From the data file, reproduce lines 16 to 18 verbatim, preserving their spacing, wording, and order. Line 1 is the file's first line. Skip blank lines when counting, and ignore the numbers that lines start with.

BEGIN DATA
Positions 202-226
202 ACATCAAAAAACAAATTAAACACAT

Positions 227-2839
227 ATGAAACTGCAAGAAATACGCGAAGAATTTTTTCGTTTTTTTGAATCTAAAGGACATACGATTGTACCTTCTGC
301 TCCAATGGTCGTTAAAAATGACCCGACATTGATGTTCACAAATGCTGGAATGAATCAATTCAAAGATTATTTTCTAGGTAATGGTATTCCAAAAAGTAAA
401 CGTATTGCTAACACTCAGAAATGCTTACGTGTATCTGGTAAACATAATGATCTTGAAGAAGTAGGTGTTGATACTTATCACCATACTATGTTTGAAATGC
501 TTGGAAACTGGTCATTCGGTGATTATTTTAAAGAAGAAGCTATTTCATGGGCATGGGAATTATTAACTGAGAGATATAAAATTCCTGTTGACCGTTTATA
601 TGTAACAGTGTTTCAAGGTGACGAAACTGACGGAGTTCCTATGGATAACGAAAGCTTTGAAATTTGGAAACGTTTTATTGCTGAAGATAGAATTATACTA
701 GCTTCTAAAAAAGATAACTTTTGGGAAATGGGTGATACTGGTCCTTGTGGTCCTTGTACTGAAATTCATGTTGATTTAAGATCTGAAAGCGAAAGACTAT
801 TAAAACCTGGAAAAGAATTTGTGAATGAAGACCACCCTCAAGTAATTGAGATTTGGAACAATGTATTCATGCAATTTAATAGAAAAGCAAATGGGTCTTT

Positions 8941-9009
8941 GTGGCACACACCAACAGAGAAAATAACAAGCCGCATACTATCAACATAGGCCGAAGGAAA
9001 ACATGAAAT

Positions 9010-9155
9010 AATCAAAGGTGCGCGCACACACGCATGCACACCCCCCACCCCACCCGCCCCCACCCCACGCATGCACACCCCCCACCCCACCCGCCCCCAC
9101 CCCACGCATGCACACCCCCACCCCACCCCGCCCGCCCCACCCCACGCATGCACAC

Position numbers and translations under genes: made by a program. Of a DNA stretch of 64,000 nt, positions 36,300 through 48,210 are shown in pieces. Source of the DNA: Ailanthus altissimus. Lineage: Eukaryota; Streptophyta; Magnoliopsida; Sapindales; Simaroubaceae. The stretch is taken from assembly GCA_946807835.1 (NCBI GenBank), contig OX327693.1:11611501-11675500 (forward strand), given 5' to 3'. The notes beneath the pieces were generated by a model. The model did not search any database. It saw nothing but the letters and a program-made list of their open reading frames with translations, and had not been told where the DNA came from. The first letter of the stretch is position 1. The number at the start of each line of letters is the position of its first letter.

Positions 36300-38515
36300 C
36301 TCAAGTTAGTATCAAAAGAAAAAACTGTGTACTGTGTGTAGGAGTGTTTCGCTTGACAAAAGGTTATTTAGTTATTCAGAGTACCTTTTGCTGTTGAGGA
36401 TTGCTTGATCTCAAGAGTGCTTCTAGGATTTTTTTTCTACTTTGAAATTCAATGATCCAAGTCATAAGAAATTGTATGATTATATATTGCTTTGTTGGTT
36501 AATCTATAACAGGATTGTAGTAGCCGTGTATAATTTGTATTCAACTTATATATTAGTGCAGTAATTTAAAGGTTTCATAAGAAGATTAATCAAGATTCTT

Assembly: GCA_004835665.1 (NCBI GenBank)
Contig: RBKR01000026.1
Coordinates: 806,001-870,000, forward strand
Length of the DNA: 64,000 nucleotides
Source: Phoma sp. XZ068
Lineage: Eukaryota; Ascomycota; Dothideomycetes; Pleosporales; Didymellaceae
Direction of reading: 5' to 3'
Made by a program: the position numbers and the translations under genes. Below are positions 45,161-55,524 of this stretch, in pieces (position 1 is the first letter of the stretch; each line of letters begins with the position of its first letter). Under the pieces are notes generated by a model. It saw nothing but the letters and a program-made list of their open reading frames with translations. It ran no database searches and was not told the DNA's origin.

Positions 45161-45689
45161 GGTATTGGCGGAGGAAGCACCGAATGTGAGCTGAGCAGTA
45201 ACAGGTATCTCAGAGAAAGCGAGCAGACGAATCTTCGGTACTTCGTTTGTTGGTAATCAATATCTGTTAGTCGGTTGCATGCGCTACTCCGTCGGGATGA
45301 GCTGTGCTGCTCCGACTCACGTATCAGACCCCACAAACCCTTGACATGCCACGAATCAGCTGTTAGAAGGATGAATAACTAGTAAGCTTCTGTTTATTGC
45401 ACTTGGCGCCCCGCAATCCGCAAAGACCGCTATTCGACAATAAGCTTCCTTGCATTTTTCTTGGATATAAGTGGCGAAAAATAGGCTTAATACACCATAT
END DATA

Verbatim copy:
9101 CCCACGCATGCACACCCCCACCCCACCCCGCCCGCCCCACCCCACGCATGCACAC

Position numbers and translations under genes: made by a program. Of a DNA stretch of 64,000 nt, positions 36,300 through 48,210 are shown in pieces. Source of the DNA: Ailanthus altissimus. Lineage: Eukaryota; Streptophyta; Magnoliopsida; Sapindales; Simaroubaceae. The stretch is taken from assembly GCA_946807835.1 (NCBI GenBank), contig OX327693.1:11611501-11675500 (forward strand), given 5' to 3'. The notes beneath the pieces were generated by a model. The model did not search any database. It saw nothing but the letters and a program-made list of their open reading frames with translations, and had not been told where the DNA came from. The first letter of the stretch is position 1. The number at the start of each line of letters is the position of its first letter.

Positions 36300-38515